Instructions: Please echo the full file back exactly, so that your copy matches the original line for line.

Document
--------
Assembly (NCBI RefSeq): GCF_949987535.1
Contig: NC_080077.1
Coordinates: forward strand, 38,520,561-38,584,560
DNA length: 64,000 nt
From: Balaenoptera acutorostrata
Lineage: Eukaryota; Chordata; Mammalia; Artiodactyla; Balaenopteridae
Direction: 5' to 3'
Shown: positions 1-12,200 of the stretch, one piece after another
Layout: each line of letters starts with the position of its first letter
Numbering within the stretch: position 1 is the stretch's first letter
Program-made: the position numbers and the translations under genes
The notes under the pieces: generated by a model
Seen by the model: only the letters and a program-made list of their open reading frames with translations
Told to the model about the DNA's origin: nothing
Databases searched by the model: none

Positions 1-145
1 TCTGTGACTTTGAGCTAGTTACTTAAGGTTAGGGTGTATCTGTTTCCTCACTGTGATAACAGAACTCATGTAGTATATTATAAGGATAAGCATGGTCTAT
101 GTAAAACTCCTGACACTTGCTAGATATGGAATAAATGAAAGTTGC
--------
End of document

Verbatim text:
Assembly (NCBI RefSeq): GCF_949987535.1
Contig: NC_080077.1
Coordinates: forward strand, 38,520,561-38,584,560
DNA length: 64,000 nt
From: Balaenoptera acutorostrata
Lineage: Eukaryota; Chordata; Mammalia; Artiodactyla; Balaenopteridae
Direction: 5' to 3'
Shown: positions 1-12,200 of the stretch, one piece after another
Layout: each line of letters starts with the position of its first letter
Numbering within the stretch: position 1 is the stretch's first letter
Program-made: the position numbers and the translations under genes
The notes under the pieces: generated by a model
Seen by the model: only the letters and a program-made list of their open reading frames with translations
Told to the model about the DNA's origin: nothing
Databases searched by the model: none

Positions 1-145
1 TCTGTGACTTTGAGCTAGTTACTTAAGGTTAGGGTGTATCTGTTTCCTCACTGTGATAACAGAACTCATGTAGTATATTATAAGGATAAGCATGGTCTAT
101 GTAAAACTCCTGACACTTGCTAGATATGGAATAAATGAAAGTTGC